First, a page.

Pregnancy/Morning Sickness

Vitamin D Supplementation in Pregnancy

by Nikki Warren on May 09, 2024

Vitamin D Supplementation in Pregnancy

It is important to test your vitamin D levels during preconception before trying to conceive, so that you can prepare for a healthy pregnancy. Read on to learn more about why vitamin D is important during pregnancy.


Key Takeaways:

  • Vitamin D supplementation is important for a healthy pregnancy.
  • Vitamin D status can be impacted by intake and sun exposure.
  • Vitamin D deficiency during pregnancy can increase the risk of poor outcomes such as low birth weight and gestational diabetes.
  • The body produces most of your vitamin D, but diet and vitamin D supplements are beneficial to support vitamin D status.


Vitamin D and Pregnancy

Regardless of your vitamin D status, you should ideally be taking a preconception multivitamin for a minimum of 3-4 months before trying to conceive. Detecting vitamin D deficiency early in the process gives you the opportunity to address the deficiency, so that you can reduce the risk of poor pregnancy outcomes associated with vitamin D deficiency.

Vitamin D is an important nutrient needed for the baby’s bone development and cell growth. It is important for healthy placental function and immune function to reduce the risk of infection and inflammation. Vitamin D also plays a role in calcium absorption from the digestive tract.

Good vitamin D levels are also protective against miscarriage and promote healthy brain and nervous system development of the foetus, so ensuring your levels are adequate before trying for a baby and especially in the first trimester is important.


Vitamin D Status in Pregnancy

Contributing factors to vitamin D deficiency in pregnancy may relate to low sun exposure, clothing coverage, not taking a prenatal vitamin and the climate you live in. Vitamin D status in pregnancy can be influenced by many factors such as skin pigmentation (darker skin needing more sunlight), use of sunscreen and where you live/seasonal variations.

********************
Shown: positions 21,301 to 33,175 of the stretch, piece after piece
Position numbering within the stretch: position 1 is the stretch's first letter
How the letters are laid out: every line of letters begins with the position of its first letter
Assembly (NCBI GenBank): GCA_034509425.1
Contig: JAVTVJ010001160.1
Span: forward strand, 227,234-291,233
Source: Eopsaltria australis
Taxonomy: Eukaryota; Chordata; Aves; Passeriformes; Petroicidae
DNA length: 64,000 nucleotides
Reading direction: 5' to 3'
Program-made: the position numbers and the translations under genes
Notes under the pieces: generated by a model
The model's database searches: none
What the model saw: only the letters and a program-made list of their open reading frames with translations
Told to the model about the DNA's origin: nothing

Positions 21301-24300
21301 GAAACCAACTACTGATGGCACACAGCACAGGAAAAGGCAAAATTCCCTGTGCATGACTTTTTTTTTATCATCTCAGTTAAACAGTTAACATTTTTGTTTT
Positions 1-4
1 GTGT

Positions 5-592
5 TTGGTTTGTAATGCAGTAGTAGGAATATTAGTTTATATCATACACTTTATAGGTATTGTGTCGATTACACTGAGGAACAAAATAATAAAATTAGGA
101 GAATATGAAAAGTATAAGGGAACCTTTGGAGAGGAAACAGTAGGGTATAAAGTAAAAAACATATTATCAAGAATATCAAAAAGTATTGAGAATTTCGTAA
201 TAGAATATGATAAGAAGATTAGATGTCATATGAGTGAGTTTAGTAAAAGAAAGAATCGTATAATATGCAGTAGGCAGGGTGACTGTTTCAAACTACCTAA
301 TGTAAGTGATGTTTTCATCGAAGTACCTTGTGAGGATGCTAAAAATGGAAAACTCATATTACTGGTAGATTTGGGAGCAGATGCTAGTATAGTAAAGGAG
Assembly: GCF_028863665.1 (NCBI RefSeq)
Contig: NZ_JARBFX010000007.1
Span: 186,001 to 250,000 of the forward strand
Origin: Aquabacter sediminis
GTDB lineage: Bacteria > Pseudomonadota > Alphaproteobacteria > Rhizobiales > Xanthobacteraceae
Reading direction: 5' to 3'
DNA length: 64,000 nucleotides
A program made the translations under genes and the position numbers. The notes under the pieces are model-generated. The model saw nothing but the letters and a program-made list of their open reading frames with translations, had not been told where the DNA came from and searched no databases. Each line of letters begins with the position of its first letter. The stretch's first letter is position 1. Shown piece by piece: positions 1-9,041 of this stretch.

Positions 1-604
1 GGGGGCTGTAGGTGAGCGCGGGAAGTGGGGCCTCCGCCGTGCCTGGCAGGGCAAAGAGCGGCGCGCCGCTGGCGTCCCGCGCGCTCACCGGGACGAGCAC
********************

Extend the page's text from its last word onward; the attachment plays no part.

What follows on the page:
Many women wonder when to start taking prenatal vitamins. It is recommended to take a preconception multivitamin that contains vitamin D for 3-4 months before trying to conceive and then move on to a prenatal vitamin that contains vitamin D as soon as you find out you are pregnant and continue taking it throughout your whole pregnancy.

The recommended daily intake (RDI) for vitamin D3 in pregnancy is 200IU, so your prenatal multivitamin should contain at least 200IU.

Some women ask if you can take 1000IU of vitamin D during pregnancy. Studies have shown that vitamin D supplementation with up to 2000IU per day is effective in achieving vitamin D levels in pregnant women. If a vitamin D deficiency has been detected on a blood test, you may need to have a higher dosage, but this is worth discussion with your trusted health professional first.


Low Vitamin D in Pregnancy